So Brandon Beck, the co-founder of League Of Legends developer Riot Games, believes eSports will be part of the Olympic Games within his lifetime. Despite the wiggle room afforded by the word 'lifetime' - Beck was named in Forbes' 30 under 30 last year - it's a bold statement, one that's had us thinking since we posted our story yesterday.
As gamers, we realise we should be firmly in Beck's camp, but we just can't see it happening. There is no argument that playing a competitive videogame to a high level requires mental and physical dexterity, and an awful lot of work. In South Korea, professional StarCraft players' training regimes focus on physical fitness as well as improving their speed at the controls.
Fighting game poster boy Daigo Umehara has also factored physical exercise into his training. "In Street Fighter, mental strength holds such a large part in one's [chance of] winning," he told Shoryuken last year. "In order to stay mentally strong, I have to be physically healthy and stay balanced, as body and mind are related to one another." The suggestion that Olympic eSports would mean a procession of obese kids standing on podiums, mouth-breathing along to national anthems with medals draped around their Cheeto-flaked forms is wide of the mark. These people are athletes.
Instead, the problem comes with the games themselves. They keep changing. While the rules of many sports are subject to change, their mechanics are constant. A football and two goals; a tennis court and net; a 100m stretch of track. Improvements in sports science, footwear and tactics might give contemporary sprinters a significant edge over their predecessors, but they're still running the same distance. They're still playing the same game that people did a century ago.
Meanwhile Capcom is unable to let a year go by without releasing a new fighting game. StarCraft II's first expansion is soon to enter beta. League Of Legends has been patched more than 70 times since its release in 2009. How can you make a sport out of something whose goalposts keep moving with such regularity?
And there are just too many games. Even if we could settle on a single iteration of Street Fighter, what about Tekken, Virtua Fighter, BlazBlue, Soul Calibur, Smash Bros and Marvel Vs Capcom? Counter-Strike's an obvious inclusion, but what about Battlefield, Call Of Duty, Gears Of War, Quake, Tribes, TF2 and Halo?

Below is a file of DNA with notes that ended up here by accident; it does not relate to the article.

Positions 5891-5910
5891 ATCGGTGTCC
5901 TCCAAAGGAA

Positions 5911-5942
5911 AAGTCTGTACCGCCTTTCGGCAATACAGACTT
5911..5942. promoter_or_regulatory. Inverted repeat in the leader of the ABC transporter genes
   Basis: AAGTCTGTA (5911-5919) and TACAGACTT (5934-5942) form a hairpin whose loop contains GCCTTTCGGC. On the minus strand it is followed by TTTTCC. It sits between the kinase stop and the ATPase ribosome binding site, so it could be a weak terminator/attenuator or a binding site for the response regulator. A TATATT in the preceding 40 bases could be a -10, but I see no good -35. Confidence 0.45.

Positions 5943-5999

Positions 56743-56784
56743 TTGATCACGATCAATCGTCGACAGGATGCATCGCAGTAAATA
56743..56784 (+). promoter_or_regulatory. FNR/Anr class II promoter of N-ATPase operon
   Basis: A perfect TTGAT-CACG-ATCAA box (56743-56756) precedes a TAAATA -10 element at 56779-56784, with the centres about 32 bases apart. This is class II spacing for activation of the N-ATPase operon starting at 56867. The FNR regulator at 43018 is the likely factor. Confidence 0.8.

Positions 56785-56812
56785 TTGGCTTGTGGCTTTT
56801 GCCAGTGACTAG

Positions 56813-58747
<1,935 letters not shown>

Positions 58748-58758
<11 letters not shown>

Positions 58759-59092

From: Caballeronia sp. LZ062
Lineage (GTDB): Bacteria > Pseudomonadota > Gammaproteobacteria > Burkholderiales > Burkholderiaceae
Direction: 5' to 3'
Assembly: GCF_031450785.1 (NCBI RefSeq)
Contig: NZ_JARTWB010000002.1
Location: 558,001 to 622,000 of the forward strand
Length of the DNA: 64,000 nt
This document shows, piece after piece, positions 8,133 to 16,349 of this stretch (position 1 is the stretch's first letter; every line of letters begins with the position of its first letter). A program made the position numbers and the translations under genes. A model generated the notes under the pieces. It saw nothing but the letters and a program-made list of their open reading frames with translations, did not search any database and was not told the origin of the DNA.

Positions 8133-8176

Above all, we can't see eSports at the Olympic Games because no-one owns athletics, or football, or swimming. Olympic sports are open and available to all, even though there's a financial commitment to participating, whether a ball, a racquet or a pair of trunks or shoes. They're managed by national and international federations - FIFA's doing pretty well out of football, if Sepp Blatter's canapé-fattened form is any measure - but they're not owned like publishers own their games. Games are products, not sports. It's hard to see the IOC going for it: it took 75 years for it to recognise chess as an Olympic sport, and that's still not part of the Games proper, hived off instead to the biennial Chess Olympiad. That, incidentally, has been running for over 80 years. The IOC gave its blessing to the game in 1999.
Does it even matter? eSports will continue to grow with or without Olympic backing, from the Global StarCraft League to MLG, from League Of Legends championships to the annual Evolution fighting game tournament - not forgetting the countless small local tournaments and web streams all over the world.
Beck may, in the fullness of time, be proven right. He's a young enough man, after all, and given the current pace at which this incredible industry evolves there's plenty of time for things to change. But we can't see it happen until these games are free: not just free-to-play like League Of Legends but free from the restraints of ownership; open, uncommoditised, and available to all.